“Best-of” lists can seem ubiquitous and vapid.
But Best Buy Co. Inc.’s recent ranking by Forbes as one of the nation’s top employers for women was both noteworthy and decades in the making.
Fifteen years ago the culture at Richfield-based retailer was so male-centric that a high-ranking female manager convinced top executives that the old boys network had become a business liability.
Julie Gilbert created the Women’s Leadership Forum in 2003 to help women inside the company network with each other and improve their leadership skills.
Using the acronym of WOLF to describe the initiative, Gilbert reported getting jeered in hallways by howling men. Some men shut her out of business meetings and avoided her at work parties. Her ideas, then CEO Brad Anderson acknowledged, were “incredibly contentious” and also “brilliant.”
Within a few years of launching WOLF, the number of female Geek Squad agents had tripled, the number of female general managers had risen by 40 percent and turnover among women had slowed measurably.
The initiative has evolved into a women’s employee resource group that a few weeks ago drew 400 employees to its annual summit.
Best Buy’s newly tapped CEO Corie Barry is part of an expanding, yet still small, group of just 33 female leaders of Fortune 500 companies.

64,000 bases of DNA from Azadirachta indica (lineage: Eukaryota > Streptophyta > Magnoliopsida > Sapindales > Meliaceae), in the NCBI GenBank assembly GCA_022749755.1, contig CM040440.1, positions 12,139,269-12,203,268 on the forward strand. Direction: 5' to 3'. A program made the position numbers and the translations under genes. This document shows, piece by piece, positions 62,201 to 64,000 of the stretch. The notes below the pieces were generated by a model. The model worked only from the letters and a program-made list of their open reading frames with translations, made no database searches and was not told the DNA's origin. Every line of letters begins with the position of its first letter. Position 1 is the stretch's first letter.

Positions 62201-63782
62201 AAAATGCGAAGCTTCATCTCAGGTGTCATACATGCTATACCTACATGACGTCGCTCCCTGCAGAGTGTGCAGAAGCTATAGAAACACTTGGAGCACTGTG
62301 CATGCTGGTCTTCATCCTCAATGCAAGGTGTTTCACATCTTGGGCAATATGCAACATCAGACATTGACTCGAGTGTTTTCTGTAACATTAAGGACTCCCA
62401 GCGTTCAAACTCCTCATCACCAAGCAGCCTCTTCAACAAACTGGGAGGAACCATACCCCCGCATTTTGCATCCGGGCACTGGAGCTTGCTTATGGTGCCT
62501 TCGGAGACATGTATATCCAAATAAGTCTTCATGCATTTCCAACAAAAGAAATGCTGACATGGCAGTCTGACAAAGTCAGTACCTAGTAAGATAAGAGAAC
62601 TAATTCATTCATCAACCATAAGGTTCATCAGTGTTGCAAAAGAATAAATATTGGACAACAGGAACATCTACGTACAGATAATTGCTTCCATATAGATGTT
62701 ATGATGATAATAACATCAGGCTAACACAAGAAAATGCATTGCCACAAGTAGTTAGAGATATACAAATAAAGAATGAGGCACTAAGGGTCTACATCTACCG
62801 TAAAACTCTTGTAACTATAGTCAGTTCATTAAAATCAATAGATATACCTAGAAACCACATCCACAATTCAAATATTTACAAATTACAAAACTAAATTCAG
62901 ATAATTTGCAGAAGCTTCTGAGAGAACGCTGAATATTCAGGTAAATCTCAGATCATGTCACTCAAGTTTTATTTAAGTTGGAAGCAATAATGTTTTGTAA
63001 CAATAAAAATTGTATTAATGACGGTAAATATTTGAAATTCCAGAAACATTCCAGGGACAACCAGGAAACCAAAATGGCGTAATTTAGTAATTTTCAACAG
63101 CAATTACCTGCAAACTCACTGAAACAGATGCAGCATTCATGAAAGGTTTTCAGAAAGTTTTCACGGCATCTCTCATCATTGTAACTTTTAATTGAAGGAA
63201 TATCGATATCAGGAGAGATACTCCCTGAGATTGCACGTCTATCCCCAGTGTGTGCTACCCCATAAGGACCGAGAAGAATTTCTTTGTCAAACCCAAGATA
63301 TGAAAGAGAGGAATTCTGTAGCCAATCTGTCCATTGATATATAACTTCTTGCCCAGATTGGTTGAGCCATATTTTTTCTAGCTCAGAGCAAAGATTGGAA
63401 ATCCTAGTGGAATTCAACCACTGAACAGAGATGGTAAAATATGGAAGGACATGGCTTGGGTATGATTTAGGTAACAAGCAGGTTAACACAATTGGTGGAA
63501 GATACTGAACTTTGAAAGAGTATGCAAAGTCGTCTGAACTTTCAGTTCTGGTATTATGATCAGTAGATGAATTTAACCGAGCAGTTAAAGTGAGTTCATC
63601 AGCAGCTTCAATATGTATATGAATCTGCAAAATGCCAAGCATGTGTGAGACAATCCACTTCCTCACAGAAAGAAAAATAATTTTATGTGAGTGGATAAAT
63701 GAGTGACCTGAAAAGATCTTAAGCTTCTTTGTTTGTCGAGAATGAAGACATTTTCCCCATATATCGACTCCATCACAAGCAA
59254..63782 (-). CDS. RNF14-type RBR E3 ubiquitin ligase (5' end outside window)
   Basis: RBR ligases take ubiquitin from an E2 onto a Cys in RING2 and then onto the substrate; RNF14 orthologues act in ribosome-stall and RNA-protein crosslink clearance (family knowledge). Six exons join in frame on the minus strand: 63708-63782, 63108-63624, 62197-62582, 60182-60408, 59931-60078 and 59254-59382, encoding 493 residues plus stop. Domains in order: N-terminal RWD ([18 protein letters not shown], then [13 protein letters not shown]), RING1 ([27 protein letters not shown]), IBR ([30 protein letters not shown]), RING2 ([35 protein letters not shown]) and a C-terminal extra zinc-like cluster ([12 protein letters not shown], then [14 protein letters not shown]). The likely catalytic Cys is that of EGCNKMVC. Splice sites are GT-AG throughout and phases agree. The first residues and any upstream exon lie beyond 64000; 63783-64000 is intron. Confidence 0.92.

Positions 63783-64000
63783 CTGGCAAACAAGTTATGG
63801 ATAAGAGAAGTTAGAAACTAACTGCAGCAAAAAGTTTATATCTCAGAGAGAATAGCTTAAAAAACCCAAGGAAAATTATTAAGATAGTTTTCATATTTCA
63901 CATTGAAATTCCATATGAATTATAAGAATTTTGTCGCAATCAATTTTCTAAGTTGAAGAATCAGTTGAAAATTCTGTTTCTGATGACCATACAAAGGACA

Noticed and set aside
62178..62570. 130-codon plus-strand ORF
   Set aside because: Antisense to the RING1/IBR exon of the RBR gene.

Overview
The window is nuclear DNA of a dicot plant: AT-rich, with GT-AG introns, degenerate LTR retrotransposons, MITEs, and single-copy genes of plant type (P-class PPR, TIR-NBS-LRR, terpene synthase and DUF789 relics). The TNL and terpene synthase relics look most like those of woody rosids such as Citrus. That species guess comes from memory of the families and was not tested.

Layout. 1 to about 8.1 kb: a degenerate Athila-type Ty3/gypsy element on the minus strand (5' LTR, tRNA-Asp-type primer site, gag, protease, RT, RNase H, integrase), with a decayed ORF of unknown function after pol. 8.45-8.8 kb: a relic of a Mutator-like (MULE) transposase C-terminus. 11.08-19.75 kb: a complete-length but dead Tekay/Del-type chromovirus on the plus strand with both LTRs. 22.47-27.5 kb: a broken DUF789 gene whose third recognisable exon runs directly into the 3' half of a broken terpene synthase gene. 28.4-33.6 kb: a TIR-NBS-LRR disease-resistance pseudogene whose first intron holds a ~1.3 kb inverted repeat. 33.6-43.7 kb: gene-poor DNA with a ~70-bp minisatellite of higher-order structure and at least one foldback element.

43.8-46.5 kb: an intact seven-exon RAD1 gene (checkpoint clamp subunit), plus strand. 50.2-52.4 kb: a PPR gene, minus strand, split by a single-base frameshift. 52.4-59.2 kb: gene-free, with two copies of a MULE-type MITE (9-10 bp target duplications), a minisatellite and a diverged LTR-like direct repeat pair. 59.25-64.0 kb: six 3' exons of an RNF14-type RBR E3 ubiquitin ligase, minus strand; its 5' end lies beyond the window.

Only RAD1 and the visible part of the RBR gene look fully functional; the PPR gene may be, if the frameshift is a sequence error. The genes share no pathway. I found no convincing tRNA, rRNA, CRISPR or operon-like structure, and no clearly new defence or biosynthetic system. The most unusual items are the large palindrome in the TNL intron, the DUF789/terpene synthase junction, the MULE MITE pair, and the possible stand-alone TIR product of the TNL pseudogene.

Her presence on Best Buy’s board of directors tipped the gender balance to seven women and six men.
Women also oversee Best Buy’s three main business groups: Kamy Scarlett leads the retail/store operation; Trish Walker is in charge of the home and services division; and Allison Peterson heads up e-commerce and BestBuy.com.
The company has on-site childcare and recently expanded and renovated its mother’s rooms. A year ago, the company began offering up to four weeks of paid leave to bond with a child or care for a family member’s health condition.
Best Buy ranked No. 7 out of 300 companies on the Forbes list of most America’s best companies for women.
Other Minnesota companies named in the top 100 included the Mayo Clinic (14), Great Clips (17), General Mills (39), 3M (94) and Allianz (98).
Companies were ranked based on surveys from 60,000 U.S employees, including more than 40,000 women. Evaluations were based workers’ views on their corporation’s atmosphere and development, image, working conditions, wages and diversity.
Companies were also judged on parental leave, family support, workplace flexibility and pay equity.
Research partner Statista created an index based on the share of women who fill top executive or board positions.